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When It comes to treating an injured Oscar, the first step is to make sure their water is clean so they don’t contract a bacterial infection. Next, consider adding an antibacterial and antifungal treatment to the water such as Maracyn by Frtiz. Finally, be sure to remove the cause of the injury, whether that is decorations or another fish
Oscars are without doubt one of my favorite fish in my fish room. I can’t remember a time when I didn’t have at least one aquarium with Oscars in it. Over the last 30 years, I have kept almost all the color strains available, but Lemon Oscars are probably my favorite strain.
There is no doubt if you are going to keep Oscars, there are going to be occasions when your Oscar gets injured, either through fighting with tank mates or because they are trying to rearrange the rocks and decoration in their aquariums. Oscars are well known to blunder around and knock rocks over.
Put Your Oscar In Solitary Confinement!
The first step to successful treatment is to place your oscar into a tank on his own. A dedicated hospital tank should comprise no substrate, no décor (except possibly a large terracotta pot to provide a cave), and no plants.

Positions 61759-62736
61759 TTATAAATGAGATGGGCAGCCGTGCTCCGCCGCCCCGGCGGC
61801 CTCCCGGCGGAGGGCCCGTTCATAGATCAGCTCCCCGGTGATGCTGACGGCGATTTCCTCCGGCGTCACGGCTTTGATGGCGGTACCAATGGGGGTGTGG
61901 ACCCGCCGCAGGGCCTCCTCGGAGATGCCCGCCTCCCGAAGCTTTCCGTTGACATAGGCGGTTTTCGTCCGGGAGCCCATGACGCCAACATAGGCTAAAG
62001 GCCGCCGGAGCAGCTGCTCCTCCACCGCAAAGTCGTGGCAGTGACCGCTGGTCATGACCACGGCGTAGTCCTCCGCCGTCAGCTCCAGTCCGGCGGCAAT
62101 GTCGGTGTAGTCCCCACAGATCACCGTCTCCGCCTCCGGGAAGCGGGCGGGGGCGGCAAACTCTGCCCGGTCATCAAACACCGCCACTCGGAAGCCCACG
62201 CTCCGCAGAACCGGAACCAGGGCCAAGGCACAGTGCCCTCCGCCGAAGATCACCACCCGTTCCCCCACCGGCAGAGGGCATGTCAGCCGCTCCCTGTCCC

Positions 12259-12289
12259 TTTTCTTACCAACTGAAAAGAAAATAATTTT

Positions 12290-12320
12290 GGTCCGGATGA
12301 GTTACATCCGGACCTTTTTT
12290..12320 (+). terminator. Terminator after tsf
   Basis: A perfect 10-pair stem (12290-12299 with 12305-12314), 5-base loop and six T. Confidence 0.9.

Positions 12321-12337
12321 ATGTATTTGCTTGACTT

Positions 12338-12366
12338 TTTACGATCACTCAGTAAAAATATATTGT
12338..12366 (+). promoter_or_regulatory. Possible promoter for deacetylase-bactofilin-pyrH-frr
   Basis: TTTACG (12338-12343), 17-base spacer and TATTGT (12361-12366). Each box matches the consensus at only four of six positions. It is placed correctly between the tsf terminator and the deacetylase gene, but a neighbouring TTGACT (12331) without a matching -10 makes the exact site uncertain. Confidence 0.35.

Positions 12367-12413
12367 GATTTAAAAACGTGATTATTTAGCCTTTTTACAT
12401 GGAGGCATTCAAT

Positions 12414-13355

The tank just needs a filter and a heater, that’s it. I run my hospital tank with a simple air-driven sponge filter. It doesn’t have to be anything fancy, it just needs to keep the water clean and the ammonia levels down. If your oscar already lives alone, there is no need to move him to a different tank.
Now your oscar is in isolation, there is no danger of another fish picking on him or making his injuries worse. Take a few minutes to sit down and assess your oscar.
Are there any signs of infection? For example, does he have white, cotton wool-like fungus on him? If his injury has just recently been inflicted, he should be fungus-free, but if the injury occurred a few days ago and you’ve just noticed, it is possible he had an infection.
If your Oscar has white fungus on it, read my article White fungus on my Oscar (what it is and how to treat it?) or, if it has white spots, read my article titled Why Does My Oscar Have White Spots (and How do I Treat Them)?.
Don’t Reach For The Medication Yet!
If your oscar appears to be free of infection, you need to concentrate on providing him good quality food and super clean water. There is no need at this stage to start medicating your fish.
I would recommend feeding your fish little and often over the coming week or two and changing around 50% of his water every other day. Feeding him little and often helps prevent an ammonia spike.
Feeding your oscar good quality food, ideally including lots of live and frozen foods, will provide him with lots of vitamins and minerals to help repair his body and rebuild his strength. Live and frozen foods, by their nature, contain no fillers, which contribute to poor water quality.
Carrying out large water changes every other day over the next 10 to 14 days will mean your water is of the highest quality. When we keep injured or sick fish in poor quality water, infection and disease quickly take over the fish.
What To Do If Your Oscar Has An Infection